She wanted to tell him no, that he should just leave it, but before she could, Jovany pulled the shirt back over his nose, covering the bottom of his face. His eyebrows were very dark. She didn’t like how scary they looked — drifting alone above the white cotton — so she left her brother in the shade and walked back into the sun like he’d ordered. By the time she turned back around, Jovany had positioned himself above the man, ready to do the job alone. She lowered her shirt from her nose.

It didn’t take a long time to move him, but it looked hard. Jovany pulled with both hands on one side of the man’s overalls, then used both hands to pull the other side level, alternating each pull so that the man got dragged up in a zigzag. Jovany wiped his head with his forearm, and Rebeca was relieved that she didn’t have to remind him about diseases.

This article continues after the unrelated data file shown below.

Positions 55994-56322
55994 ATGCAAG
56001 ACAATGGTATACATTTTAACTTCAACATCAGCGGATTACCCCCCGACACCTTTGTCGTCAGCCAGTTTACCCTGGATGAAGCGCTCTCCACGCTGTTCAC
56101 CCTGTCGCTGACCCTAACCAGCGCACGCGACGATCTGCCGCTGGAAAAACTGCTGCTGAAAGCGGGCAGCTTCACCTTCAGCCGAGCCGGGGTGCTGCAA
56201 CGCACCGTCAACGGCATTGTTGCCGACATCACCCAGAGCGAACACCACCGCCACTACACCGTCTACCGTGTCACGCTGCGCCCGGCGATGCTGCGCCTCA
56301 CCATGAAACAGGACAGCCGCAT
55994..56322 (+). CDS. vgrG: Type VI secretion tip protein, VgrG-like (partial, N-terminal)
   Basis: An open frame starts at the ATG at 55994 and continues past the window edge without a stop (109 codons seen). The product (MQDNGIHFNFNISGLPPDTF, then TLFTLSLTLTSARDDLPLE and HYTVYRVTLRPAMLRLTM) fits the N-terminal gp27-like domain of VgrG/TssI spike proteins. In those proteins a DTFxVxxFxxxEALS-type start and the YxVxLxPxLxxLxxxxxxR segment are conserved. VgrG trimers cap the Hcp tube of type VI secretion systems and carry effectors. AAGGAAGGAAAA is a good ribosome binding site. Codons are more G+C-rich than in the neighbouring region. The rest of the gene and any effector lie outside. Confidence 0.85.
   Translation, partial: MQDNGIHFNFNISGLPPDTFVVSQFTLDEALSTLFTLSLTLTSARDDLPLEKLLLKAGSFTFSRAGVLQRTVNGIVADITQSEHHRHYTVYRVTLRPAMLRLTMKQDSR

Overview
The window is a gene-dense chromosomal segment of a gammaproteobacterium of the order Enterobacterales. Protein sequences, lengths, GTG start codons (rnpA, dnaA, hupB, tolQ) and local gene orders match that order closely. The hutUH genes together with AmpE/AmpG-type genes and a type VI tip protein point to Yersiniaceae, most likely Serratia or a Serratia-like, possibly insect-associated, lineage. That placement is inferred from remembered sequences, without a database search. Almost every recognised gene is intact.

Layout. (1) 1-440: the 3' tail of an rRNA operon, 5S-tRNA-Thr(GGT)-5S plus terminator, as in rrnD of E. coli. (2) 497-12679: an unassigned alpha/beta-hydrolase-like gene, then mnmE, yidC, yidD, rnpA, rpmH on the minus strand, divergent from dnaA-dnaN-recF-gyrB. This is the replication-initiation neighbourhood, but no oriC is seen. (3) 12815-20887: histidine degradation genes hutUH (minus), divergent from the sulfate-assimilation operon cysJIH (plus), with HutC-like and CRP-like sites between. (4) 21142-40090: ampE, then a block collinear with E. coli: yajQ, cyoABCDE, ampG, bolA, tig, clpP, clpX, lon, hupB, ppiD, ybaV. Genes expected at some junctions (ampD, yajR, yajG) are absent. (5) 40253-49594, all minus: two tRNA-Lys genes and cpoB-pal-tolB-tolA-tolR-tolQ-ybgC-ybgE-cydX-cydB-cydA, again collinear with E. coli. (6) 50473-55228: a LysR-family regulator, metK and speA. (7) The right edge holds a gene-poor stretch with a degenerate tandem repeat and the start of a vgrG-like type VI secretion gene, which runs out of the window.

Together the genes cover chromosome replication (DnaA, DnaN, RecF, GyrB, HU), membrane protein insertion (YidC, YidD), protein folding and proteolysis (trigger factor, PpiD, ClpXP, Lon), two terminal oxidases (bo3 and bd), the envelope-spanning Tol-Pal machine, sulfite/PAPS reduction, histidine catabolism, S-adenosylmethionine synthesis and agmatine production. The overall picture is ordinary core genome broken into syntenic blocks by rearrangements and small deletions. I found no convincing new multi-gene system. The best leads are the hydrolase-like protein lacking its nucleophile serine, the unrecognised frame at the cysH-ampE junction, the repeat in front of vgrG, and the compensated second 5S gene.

He stopped pulling once the dead man was only in the canal from the knees down. The water made soft lapping sounds around the clothes. She could hear her brother’s hard breathing. He had his back to her.

—Come on, he said.

He looked to his left, up at the overpass support columns, at the dark shadows between them. He spit in that direction, but a string of saliva clung to his chin, and he quickly wiped it off with his arm. Rebeca said from her spot in the sun, Gross.

—Come on, he said again. He turned to face her. Help me flip him.

She walked closer to them, blinking as she came into the shade.

—Really? she said. You really wanna flip him?

—I thought you weren’t scared.

He held his hands out and lunged a step toward her, trying to touch her. She darted to the side and they both laughed when she said, Stop it, Jovany! They faced the body. Grooves in the dirt around him showed the dragging.

—I’m not scared, she said. She looked at their feet. Jovany’s sneakers were very dirty now, especially at the toes where they had sunk into the mud. Her own shoes were still mostly white — just a little dusty from the run to the canal — and she wanted to wipe them off. I just don’t want to get dirty, she said.